La génomique fonctionnelle de la leucémie myéloïde aiguë in vivo

 

François Mercier

CIUSSS du Centre-Ouest-de-l'Île-de-Montréal

 

Domaine : cancer

Programme Chercheurs-boursiers cliniciens - Junior 1

Concours 2019-2020

Acute myeloid leukemia (AML) is a very aggressive type of blood cancer. AML cases remain difficult to treat, with a survival rate of about 30%. AML treatments are highly toxic and often result in long-term side effects, including secondary cancers. In order to improve the treatment of AML, the goal of my research is to better understand its development and the main modifications that promote the growth of leukemic cells within their native environment, the bone marrow. Genetic changes seen in human AML can recreate the disease when they are introduced into mouse cells. These mouse models of AML recapitulate many features of human disease while being reproducible for research purposes. During my postdoctoral training, I developed approaches that measured leukemic growth in mice, and analyzed changes in gene expression or susceptibility to genetic manipulation using a new technique called CRISPR.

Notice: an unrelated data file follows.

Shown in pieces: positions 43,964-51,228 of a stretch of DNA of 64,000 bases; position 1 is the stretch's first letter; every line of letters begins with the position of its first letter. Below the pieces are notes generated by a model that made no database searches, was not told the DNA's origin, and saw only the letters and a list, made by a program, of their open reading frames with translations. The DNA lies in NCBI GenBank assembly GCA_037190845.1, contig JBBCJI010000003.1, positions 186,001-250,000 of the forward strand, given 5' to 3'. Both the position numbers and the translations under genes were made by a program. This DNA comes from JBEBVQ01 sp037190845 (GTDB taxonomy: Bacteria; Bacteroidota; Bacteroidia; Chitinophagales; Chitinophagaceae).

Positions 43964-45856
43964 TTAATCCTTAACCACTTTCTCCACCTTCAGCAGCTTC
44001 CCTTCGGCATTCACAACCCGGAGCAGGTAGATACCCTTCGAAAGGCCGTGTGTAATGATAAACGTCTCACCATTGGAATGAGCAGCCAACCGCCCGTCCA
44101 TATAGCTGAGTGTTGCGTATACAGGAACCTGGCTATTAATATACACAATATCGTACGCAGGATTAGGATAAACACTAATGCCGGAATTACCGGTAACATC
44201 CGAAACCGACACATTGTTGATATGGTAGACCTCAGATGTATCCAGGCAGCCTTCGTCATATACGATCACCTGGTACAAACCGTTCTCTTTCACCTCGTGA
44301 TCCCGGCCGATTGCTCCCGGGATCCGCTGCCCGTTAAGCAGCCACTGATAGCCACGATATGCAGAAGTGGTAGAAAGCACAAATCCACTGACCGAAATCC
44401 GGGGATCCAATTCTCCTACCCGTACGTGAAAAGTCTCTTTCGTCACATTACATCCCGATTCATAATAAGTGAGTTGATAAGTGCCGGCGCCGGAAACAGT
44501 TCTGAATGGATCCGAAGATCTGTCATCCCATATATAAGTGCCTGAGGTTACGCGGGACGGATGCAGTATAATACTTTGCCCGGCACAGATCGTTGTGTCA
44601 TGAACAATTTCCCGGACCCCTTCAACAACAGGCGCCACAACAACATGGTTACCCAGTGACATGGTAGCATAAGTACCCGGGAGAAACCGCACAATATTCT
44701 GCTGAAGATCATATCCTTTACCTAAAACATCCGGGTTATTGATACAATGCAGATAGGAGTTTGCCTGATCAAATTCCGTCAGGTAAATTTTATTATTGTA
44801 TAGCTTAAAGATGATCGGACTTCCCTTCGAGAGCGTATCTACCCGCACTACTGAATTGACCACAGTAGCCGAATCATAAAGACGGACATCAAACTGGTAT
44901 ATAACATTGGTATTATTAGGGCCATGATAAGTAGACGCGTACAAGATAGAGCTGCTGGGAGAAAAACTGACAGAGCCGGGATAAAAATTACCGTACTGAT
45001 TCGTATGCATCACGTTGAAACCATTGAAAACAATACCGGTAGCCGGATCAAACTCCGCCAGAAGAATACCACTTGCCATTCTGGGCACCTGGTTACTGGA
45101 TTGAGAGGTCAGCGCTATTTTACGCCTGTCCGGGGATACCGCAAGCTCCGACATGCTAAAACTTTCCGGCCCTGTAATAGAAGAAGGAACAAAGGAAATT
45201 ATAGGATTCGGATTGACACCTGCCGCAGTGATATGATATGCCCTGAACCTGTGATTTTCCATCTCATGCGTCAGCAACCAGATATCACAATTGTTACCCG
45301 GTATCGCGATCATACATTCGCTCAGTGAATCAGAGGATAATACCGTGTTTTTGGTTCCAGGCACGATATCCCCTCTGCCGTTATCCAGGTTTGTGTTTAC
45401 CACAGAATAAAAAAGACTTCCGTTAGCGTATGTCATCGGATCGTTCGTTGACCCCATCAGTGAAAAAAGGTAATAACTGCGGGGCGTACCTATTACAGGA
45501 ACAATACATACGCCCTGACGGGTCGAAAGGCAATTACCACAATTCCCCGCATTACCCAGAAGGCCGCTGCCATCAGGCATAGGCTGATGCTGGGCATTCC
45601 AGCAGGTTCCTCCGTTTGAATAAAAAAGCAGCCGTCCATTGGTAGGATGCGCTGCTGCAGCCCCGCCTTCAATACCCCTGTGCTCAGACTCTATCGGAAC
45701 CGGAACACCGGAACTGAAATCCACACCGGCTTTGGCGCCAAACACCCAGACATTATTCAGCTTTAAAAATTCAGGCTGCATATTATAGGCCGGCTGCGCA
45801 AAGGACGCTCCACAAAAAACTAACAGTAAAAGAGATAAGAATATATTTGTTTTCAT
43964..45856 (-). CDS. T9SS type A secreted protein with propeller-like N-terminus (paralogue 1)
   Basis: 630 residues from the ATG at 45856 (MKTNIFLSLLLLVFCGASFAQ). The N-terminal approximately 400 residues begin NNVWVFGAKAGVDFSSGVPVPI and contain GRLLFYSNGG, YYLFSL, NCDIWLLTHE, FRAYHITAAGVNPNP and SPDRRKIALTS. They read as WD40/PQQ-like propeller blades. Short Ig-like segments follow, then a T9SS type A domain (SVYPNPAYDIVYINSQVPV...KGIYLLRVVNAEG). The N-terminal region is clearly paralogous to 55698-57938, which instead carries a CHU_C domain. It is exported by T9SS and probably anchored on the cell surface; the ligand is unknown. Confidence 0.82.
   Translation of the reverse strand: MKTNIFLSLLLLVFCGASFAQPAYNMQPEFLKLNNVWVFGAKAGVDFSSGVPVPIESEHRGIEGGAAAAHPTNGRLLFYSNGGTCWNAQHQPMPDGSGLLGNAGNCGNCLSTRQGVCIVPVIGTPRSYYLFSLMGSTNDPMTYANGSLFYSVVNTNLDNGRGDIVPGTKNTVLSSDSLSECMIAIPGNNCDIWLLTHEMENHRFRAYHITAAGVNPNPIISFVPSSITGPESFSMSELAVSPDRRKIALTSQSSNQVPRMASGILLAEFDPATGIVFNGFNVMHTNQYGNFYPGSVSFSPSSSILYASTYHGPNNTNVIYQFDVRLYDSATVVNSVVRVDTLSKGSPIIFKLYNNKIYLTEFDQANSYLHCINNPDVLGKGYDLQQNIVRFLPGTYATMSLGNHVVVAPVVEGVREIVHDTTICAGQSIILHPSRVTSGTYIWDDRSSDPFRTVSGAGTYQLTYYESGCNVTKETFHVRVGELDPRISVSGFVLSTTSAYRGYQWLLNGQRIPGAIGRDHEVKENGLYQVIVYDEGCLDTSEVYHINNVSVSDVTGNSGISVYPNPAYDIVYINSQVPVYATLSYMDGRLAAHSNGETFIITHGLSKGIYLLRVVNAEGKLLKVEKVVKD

This allowed me to evaluate which genes are activated and essential in leukemic cells. Based on this approach, I now plan to leverage my dual research and clinical training to validate some of these new vulnerabilities and test their therapeutic potential. I will use a combination of experimental models and samples isolated from patients. In particular, we will focus on a set of adaptations in leukemic cell metabolism that we have identified as important for leukemic growth. In addition, we are using a new technology called single-cell RNA sequencing to analyze patient samples. Our goal is to identify adaptations of AML cells that become resistant to treatment and to find better ways to prevent the development of resistance.